1.9997 
800 
513.788651 
2.0000 
739.733885 
2.0000 
1006.75080 
1.9999 
1314.83475 
1.9999 
1600 
513.802571 
2.0000 
739.762760 
2.0000 
1006.80430 
2.0000 
1314.92603 
2.0000 
3200 
513.806051 
2.0000 
739.769978 
2.0000 
1006.81768 
2.0000 
1314.94885 
2.0000 
anal. 
513.807211 
739.772384 
1006.82213 

1314.95646 

Table 3
ERC_{s} for Example 1
N 
ERC_{s}(N,1) 
ERC_{s}(N,2) 
ERC_{s}(N,3) 
ERC_{s}(N,4) 
ERC_{s}(N,5) 
ERC_{s}(N,6) 
ERC_{s}(N,7) 
ERC_{s}(N,8) 
100 
4.0249 
4.008 
4.0037 
4.0017 
4.0006 
3.9997 
3.9989 
3.9982 
200 
4.0250 
4.0082 
4.0040 
4.0023 
4.0014 
4.0008 
4.0004 
4.0000 
400 
4.0250 
4.0082 
4.0041 
4.0024 
4.0016 
4.0011 
4.0007 
4.0005 
800 
4.0250 
4.0082 
4.0041 
4.0024 
4.0016 
4.0011 
4.0008 
4.0006 
1600 
4.0322 
4.0073 
4.0043 
4.0024 
4.0016 
4.0012 
4.0009 
4.0007 
3200 
4.0309 
4.0086 
4.0042 
4.0024 
4.0017 
4.0011 
4.0008 
4.0007 
Table 4
Eigenvalues and ERC_{r} for Example 2
N 
l_{1}^{(N)} 
ERC_{r} 
l_{2}^{(N)} 
ERC_{r} 
l_{3}^{(N)} 
ERC_{r} 
l_{4}^{(N)} 
ERC_{r} 
100 
1.17035201 
 
26.8573037 
 
78.5053965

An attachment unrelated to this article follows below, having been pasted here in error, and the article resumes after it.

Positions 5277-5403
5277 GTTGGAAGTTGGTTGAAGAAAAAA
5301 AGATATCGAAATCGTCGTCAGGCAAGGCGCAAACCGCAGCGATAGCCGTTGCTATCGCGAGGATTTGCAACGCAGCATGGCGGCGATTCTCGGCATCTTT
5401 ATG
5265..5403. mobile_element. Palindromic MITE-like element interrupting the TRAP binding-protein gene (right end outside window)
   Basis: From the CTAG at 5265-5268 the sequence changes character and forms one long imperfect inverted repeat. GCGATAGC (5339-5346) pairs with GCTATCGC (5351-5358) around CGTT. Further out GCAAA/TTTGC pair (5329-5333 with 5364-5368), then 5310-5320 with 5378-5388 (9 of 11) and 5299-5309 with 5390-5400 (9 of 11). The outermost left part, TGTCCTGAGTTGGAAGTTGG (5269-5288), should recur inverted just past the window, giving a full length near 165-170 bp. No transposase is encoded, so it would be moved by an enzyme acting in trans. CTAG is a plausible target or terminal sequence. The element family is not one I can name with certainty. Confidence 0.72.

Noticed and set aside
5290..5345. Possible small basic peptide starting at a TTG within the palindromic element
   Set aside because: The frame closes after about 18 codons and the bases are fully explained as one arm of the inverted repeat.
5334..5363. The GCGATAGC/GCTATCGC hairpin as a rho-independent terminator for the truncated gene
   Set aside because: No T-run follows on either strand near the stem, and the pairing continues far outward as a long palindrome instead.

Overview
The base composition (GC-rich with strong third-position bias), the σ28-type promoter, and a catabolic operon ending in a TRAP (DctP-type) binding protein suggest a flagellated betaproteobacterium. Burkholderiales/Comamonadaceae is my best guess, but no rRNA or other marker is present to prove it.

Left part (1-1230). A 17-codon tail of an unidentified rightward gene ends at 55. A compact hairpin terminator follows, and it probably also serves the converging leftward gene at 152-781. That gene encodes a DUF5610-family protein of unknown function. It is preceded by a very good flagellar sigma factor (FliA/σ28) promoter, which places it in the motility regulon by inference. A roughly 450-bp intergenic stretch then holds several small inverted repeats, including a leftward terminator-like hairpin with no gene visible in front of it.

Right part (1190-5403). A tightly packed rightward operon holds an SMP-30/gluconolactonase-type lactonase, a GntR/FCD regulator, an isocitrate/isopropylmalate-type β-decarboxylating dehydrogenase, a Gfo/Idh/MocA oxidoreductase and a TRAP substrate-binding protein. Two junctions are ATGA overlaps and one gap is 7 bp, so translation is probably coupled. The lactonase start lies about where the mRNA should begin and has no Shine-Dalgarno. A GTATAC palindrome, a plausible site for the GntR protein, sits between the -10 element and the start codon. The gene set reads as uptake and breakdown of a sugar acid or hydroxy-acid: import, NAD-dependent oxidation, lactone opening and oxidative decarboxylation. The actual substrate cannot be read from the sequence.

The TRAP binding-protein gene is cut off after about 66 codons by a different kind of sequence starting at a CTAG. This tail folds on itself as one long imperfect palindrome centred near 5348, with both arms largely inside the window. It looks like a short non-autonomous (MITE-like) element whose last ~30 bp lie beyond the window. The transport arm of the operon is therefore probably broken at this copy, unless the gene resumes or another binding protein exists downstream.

155.915777 
 
200 
1.17045757 
2.0000 
26.8618516 
1.9999 
78.5381317 
1.9998 
156.039051 
1.9995 
400 
1.17048396 
2.0000 
26.8629886 
2.0000 
78.5463168 
1.9999 
156.069879 
1.9999 
800 
1.17049056 
2.0006 
26.8632729 
2.0001 
78.5483631 
2.0000 
156.077587 
2.0000 
1600 
1.17049221 
1.9924 
26.8633440 
2.0000 
78.5488747 
1.9999 
156.079514 
2.0000 
3200 
1.17049262 
 
26.8633617 
 
78.5490026 
 
156.079996 
 
N 
l_{5}^{(N)} 
ERC_{r} 
l_{6}^{(N)} 
ERC_{r} 
l_{7}^{(N)} 
ERC_{r} 
l_{8}^{(N)} 
ERC_{r} 
100 
259.010064 
 
387.685285 
 
541.813108 
 
721.239858 
 
200 
259.344073 
1.9992 
388.427244 
1.9988 
543.256336 
1.9982 
723.792747 
1.9976 
400 
259.427622 
1.9998 
388.612893 
1.9997 
543.617583 
1.9996 
724.432011 
1.9994 
800 
259.448513 
1.9999 
388.659316 
1.9999 
543.707922 
1.9999 
724.591893 
1.9999 
1600 
259.453735 
2.0000 
388.670922 
2.0000 
543.730508 
2.0000 
724.631867 
2.0000 
3200 
259.455041 
 
388.673823 
 
543.736155 
 
724.641861 
 
Table 5
Eigenvalues and ERC_{r} for Example 3
N 
l_{1}^{(N)} 
ERC_{r} 
l_{2}^{(N)} 
ERC_{r} 
l_{3}^{(N)} 
ERC_{r}